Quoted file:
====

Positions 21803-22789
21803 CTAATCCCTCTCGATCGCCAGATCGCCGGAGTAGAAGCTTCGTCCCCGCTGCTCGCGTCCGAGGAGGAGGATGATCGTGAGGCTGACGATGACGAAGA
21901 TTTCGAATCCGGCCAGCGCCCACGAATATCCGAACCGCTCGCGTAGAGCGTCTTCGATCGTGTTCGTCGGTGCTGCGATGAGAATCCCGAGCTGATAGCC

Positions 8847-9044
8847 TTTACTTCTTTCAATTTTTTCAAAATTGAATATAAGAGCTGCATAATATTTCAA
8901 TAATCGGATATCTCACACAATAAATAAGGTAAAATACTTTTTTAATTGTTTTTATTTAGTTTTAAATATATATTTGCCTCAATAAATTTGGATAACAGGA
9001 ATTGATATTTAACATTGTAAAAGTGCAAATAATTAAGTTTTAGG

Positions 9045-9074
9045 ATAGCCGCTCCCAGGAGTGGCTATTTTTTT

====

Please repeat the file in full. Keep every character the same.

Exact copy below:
Positions 21803-22789
21803 CTAATCCCTCTCGATCGCCAGATCGCCGGAGTAGAAGCTTCGTCCCCGCTGCTCGCGTCCGAGGAGGAGGATGATCGTGAGGCTGACGATGACGAAGA
21901 TTTCGAATCCGGCCAGCGCCCACGAATATCCGAACCGCTCGCGTAGAGCGTCTTCGATCGTGTTCGTCGGTGCTGCGATGAGAATCCCGAGCTGATAGCC

Positions 8847-9044
8847 TTTACTTCTTTCAATTTTTTCAAAATTGAATATAAGAGCTGCATAATATTTCAA
8901 TAATCGGATATCTCACACAATAAATAAGGTAAAATACTTTTTTAATTGTTTTTATTTAGTTTTAAATATATATTTGCCTCAATAAATTTGGATAACAGGA
9001 ATTGATATTTAACATTGTAAAAGTGCAAATAATTAAGTTTTAGG

Positions 9045-9074
9045 ATAGCCGCTCCCAGGAGTGGCTATTTTTTT